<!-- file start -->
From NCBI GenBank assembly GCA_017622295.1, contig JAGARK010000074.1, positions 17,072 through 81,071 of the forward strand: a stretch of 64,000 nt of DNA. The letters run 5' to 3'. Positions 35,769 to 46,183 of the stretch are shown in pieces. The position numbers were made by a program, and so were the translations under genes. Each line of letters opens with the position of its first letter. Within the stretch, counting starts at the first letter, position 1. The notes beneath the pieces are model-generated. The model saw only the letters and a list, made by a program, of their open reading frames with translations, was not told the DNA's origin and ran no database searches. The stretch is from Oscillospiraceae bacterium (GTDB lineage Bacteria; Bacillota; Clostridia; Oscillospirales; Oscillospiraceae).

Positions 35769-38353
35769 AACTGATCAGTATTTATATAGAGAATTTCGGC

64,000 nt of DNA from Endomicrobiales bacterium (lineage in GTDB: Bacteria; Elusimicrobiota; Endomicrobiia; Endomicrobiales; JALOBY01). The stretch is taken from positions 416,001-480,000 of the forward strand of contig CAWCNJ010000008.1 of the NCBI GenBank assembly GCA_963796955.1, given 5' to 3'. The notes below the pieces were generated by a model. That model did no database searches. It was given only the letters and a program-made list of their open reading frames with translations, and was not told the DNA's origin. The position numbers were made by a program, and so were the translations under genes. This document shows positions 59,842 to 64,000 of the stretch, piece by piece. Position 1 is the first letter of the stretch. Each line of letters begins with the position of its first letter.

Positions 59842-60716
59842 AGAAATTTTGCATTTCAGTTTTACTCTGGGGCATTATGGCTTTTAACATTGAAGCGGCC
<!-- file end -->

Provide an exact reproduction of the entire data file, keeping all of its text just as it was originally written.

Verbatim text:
From NCBI GenBank assembly GCA_017622295.1, contig JAGARK010000074.1, positions 17,072 through 81,071 of the forward strand: a stretch of 64,000 nt of DNA. The letters run 5' to 3'. Positions 35,769 to 46,183 of the stretch are shown in pieces. The position numbers were made by a program, and so were the translations under genes. Each line of letters opens with the position of its first letter. Within the stretch, counting starts at the first letter, position 1. The notes beneath the pieces are model-generated. The model saw only the letters and a list, made by a program, of their open reading frames with translations, was not told the DNA's origin and ran no database searches. The stretch is from Oscillospiraceae bacterium (GTDB lineage Bacteria; Bacillota; Clostridia; Oscillospirales; Oscillospiraceae).

Positions 35769-38353
35769 AACTGATCAGTATTTATATAGAGAATTTCGGC

64,000 nt of DNA from Endomicrobiales bacterium (lineage in GTDB: Bacteria; Elusimicrobiota; Endomicrobiia; Endomicrobiales; JALOBY01). The stretch is taken from positions 416,001-480,000 of the forward strand of contig CAWCNJ010000008.1 of the NCBI GenBank assembly GCA_963796955.1, given 5' to 3'. The notes below the pieces were generated by a model. That model did no database searches. It was given only the letters and a program-made list of their open reading frames with translations, and was not told the DNA's origin. The position numbers were made by a program, and so were the translations under genes. This document shows positions 59,842 to 64,000 of the stretch, piece by piece. Position 1 is the first letter of the stretch. Each line of letters begins with the position of its first letter.

Positions 59842-60716
59842 AGAAATTTTGCATTTCAGTTTTACTCTGGGGCATTATGGCTTTTAACATTGAAGCGGCC